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The Victorians and Fly Fishing 4

Friday, 10 April 2015  |  Simon

The 1890s was a cathartic decade for fly fishing. George Kelson set out to determine exactly how improvements might be made to reels. The firm which continued the design of his reel was Farlow and Co., Ltd. Kelson’s reel later marketed as the “Patent Lever Winch”.

The other great reel of the era was Hardy's “Perfect”, introduced in 1891 and included most of the features fishermen had been asking for. It was narrow between the plates, deep in the drum, and had an adjustable check . The Perfect had a “foot” mounting, and a patent “revolving ring line guard”, both of which made possible the shooting of line. Unlike the Patent Lever, Hardy’s reel ran on ball-bearings and could be taken apart for easy cleaning. It was this ease of disassembly that ensured the Perfect’s success.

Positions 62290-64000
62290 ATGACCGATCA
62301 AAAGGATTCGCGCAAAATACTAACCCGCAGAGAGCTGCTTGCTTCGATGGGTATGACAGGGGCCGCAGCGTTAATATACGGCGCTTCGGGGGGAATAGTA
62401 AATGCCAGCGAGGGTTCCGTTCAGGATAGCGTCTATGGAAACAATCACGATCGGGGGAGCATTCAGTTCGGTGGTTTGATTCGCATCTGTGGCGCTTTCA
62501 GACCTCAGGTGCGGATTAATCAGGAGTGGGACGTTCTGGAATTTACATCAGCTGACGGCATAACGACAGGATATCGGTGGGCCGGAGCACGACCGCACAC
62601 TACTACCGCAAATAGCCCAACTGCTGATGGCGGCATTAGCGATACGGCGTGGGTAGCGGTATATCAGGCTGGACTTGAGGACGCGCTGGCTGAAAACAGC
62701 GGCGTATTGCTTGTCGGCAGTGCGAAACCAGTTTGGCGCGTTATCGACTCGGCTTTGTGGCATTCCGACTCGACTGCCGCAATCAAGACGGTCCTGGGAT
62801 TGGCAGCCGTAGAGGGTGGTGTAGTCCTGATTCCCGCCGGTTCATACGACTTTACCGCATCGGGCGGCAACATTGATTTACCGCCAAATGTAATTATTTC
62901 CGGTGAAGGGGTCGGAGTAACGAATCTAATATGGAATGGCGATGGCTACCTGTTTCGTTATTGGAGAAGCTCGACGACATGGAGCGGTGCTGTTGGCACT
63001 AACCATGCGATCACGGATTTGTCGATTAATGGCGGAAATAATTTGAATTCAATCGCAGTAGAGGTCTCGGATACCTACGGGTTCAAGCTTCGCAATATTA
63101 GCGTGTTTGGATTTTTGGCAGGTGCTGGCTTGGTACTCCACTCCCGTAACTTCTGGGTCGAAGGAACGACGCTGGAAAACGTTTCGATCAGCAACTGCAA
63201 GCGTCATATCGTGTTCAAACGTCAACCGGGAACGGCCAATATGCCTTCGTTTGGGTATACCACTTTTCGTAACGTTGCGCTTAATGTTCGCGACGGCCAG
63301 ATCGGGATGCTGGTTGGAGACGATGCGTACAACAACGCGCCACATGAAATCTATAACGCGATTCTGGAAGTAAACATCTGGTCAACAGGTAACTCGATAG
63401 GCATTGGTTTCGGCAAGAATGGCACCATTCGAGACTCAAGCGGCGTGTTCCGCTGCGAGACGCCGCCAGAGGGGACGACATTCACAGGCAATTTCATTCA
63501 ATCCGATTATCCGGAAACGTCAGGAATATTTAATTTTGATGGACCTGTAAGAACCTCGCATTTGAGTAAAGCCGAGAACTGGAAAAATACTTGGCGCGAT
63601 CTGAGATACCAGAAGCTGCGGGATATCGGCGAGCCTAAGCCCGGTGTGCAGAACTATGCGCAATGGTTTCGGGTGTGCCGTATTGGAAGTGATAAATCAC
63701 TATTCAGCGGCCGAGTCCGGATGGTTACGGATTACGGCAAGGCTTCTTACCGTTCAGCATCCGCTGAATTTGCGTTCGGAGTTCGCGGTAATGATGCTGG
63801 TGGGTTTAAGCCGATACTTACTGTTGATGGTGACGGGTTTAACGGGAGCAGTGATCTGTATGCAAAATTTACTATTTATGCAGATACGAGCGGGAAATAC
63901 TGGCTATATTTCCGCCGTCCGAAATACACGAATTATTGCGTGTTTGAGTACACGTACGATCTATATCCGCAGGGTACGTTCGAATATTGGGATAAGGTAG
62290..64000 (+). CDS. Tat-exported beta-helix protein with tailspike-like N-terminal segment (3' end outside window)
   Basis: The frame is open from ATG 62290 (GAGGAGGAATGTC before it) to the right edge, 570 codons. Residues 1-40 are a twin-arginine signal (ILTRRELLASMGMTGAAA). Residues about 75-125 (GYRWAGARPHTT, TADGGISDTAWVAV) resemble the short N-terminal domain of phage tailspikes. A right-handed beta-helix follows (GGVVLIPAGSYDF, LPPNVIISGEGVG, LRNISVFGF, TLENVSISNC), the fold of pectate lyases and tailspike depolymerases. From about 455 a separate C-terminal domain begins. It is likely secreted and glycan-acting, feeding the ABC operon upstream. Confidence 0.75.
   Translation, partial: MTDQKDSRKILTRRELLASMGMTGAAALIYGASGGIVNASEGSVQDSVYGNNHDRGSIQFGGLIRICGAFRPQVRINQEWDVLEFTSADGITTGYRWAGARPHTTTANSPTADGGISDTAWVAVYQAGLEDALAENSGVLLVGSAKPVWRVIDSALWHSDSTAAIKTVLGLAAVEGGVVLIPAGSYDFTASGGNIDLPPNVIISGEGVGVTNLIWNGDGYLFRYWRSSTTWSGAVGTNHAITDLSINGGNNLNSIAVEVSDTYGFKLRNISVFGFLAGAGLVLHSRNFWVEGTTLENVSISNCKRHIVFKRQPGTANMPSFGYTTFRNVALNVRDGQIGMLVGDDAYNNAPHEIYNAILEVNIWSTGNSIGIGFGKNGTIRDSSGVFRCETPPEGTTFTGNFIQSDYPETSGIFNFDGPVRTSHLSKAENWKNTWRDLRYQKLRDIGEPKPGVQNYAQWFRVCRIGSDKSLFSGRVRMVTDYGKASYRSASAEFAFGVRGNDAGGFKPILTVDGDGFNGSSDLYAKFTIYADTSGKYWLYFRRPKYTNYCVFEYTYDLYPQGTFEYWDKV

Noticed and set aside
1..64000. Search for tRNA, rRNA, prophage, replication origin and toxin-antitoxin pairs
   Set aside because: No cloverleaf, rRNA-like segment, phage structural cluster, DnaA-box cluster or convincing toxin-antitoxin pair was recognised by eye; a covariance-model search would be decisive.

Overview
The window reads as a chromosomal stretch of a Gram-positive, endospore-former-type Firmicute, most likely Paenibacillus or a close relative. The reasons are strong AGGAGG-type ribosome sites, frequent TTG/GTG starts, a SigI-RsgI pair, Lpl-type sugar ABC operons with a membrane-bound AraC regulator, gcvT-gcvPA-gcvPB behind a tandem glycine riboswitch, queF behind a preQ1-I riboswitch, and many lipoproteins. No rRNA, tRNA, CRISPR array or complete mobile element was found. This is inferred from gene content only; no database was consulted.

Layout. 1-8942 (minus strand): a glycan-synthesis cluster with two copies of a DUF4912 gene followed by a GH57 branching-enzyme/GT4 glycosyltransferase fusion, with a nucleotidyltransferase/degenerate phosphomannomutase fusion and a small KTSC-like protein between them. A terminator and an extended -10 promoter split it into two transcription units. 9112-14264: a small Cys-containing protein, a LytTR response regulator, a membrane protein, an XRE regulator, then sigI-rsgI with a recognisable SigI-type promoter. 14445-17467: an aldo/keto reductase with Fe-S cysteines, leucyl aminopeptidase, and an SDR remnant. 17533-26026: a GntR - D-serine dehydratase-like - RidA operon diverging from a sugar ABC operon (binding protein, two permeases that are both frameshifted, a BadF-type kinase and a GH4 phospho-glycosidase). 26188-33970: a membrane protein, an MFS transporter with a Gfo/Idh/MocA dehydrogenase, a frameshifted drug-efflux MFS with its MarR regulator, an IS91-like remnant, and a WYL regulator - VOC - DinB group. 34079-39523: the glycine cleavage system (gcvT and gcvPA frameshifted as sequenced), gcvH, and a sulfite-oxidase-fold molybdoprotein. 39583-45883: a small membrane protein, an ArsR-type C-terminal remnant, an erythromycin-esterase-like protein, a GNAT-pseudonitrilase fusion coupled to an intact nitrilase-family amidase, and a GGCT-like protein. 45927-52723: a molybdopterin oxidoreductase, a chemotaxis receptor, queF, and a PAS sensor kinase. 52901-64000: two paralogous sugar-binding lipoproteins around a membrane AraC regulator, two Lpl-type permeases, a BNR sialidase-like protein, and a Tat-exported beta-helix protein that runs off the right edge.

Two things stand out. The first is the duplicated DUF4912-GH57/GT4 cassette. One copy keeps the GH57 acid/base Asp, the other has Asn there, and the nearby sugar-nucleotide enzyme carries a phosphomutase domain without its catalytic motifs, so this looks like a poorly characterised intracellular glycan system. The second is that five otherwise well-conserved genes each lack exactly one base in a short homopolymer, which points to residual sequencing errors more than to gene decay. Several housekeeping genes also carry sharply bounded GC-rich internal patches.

Before the Perfect, reel side plates were held together with screwed intermediate bars. If a reel that had grit inside it was a sheer hell to take apart. Because of the nature of its design, however, the Perfect lacked was an exposed rim, and if the Perfect had a fault, it was its poor drag mechanism. Above all, the Perfect marked a decisive break from the old-fashioned slow winding and wide barrel reels. Indeed, it was at the forefront of a modern generation of well-designed, fast winding, single-action devices which helped make fly fishing much more pleasurable.

 
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